L0rdix is a multipurpose remote access tool (RAT) that was first discovered being sold on underground criminal forums in November 2018. Shortly after its discovery, Ben Hunter of enSilo analysed the RAT’s functionality. Although L0rdix’s author set the price of the RAT at 4000 RUB (64 USD), for many cyber criminals even this was too high a price. In June 2019, a cracked version of the RAT’s builder and admin panel began circulating through underground forums. I was especially curious in the admin panel to see if an analysis of it would lead to a better understanding of L0rdix and potentially improve its detection in the wild.
Figure 1 – Advert for a cracked copy of the L0rdix RAT panel and builder on an underground forum in June 2019.
L0rdix’s Admin Panel
The admin panel consists of three components: a HTTP web server for the operator to administer their bots, a pre-made MySQL database for storing data from infected systems, and PHP scripts to send bot commands, process data received from bots and interface with the database.
By default, the URI of the L0rdix panel login page is webserver.tld/admin_login. Unlike many other RATs, L0rdix’s login page is simple and does not advertise its namesake.
Figure 2 – Login page of L0rdix’s panel.
Figure 3 – The main dashboard of the L0rdix panel.
By querying the panel’s MySQL database it was possible to understand the types of data L0rdix steals from its victims, its default configuration settings, and make an assessment about the sophistication of the malware. In the case of L0rdix, its database contains seven tables shown in figure 4, indicating that this RAT is not particularly complex.
Figure 4 – Tables in the MySQL database for the L0rdix panel.
The “victims” table contains basic hardware and configuration information about infected systems, their location calculated using a geoIP database bundled with the panel, and the hash rate of the cryptominer (the open source Monero miner, XMRig) that L0rdix can command bots to download once persistent. Many of the fields relate to cryptomining, for instance one field is designated for the model of GPU used by the infected host, highlighting how important (and lucrative) L0rdix’s author considers cryptojacking as a monetisation activity. We’ve written about cryptojacking before on this blog. In our assessment, it’s likely that the rebound in the value of cryptocurrencies in the first half of 2019 is one of the drivers for the increase in cryptominer campaigns.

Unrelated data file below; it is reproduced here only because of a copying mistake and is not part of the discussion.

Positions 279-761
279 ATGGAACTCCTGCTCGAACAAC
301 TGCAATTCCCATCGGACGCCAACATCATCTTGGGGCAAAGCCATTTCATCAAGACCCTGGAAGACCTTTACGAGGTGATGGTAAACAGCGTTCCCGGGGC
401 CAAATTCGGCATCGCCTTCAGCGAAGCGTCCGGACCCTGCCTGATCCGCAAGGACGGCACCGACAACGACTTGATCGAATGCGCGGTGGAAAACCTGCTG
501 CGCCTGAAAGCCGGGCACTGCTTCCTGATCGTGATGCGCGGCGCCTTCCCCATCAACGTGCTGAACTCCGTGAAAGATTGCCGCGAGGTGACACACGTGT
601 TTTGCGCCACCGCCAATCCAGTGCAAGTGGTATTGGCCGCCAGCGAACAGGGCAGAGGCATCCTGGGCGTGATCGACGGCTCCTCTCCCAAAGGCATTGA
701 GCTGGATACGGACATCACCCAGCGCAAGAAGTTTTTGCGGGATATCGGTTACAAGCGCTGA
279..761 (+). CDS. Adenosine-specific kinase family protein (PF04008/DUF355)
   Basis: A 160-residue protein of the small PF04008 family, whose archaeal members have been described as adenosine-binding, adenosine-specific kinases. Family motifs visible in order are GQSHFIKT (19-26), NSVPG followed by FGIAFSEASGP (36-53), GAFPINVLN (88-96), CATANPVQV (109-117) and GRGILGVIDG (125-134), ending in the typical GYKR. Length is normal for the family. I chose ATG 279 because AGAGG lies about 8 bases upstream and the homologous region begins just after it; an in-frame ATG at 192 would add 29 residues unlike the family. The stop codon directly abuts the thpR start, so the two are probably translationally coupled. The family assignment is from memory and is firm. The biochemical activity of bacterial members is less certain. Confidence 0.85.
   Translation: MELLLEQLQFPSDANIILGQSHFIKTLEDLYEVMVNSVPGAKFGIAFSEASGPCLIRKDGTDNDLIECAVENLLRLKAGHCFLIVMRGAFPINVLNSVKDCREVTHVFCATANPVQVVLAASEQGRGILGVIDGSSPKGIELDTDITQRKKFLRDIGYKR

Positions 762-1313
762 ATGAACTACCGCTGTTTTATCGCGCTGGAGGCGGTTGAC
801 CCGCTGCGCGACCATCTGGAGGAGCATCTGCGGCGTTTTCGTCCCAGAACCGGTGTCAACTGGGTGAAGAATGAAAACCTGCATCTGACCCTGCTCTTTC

Default Panel Credentials
The “config” table contains the default login credentials to access the panel:
- Username: “root”
- Password: “toor”
It’s possible that L0rdix’s author is familiar with the Kali Linux distribution, given that they share the same default credentials.
Figure 5 – The default configuration of L0rdix RAT.
Out of the box, L0rdix operators are able to send eight commands to bots, although custom commands can be defined and added. These include:
- Download and execute
- Open page (visible)
- Open page (invisible)
- Kill process
- Upload file
- HTTP Flood
L0rdix’s Command and Control (C2) Encryption and Decryption
L0rdix’s C2 traffic is encrypted using AES symmetric-key encryption using a 256-bit key in Cipher Block Chaining (CBC) mode. When a sample is generated using L0rdix’s builder the operator is able to decide the key to encrypt the C2 traffic. A SHA-256 hash is calculated from the operator’s key. The first 32 characters (i.e. 256 bits) of the hashed operator key is used as the AES key in the encryption function. The panel’s encryption function is implemented using the openssl_encrypt PHP function. The function requires a 16-byte initialisation vector (IV), but L0rdix’s author decided to use 16 null bytes. The copy of the panel analysed contained a possible default operator key 3sc3RLrpd17. The ciphertext is then Base64 encoded, with any plus (+) characters replaced with tildes (~) using PHP’s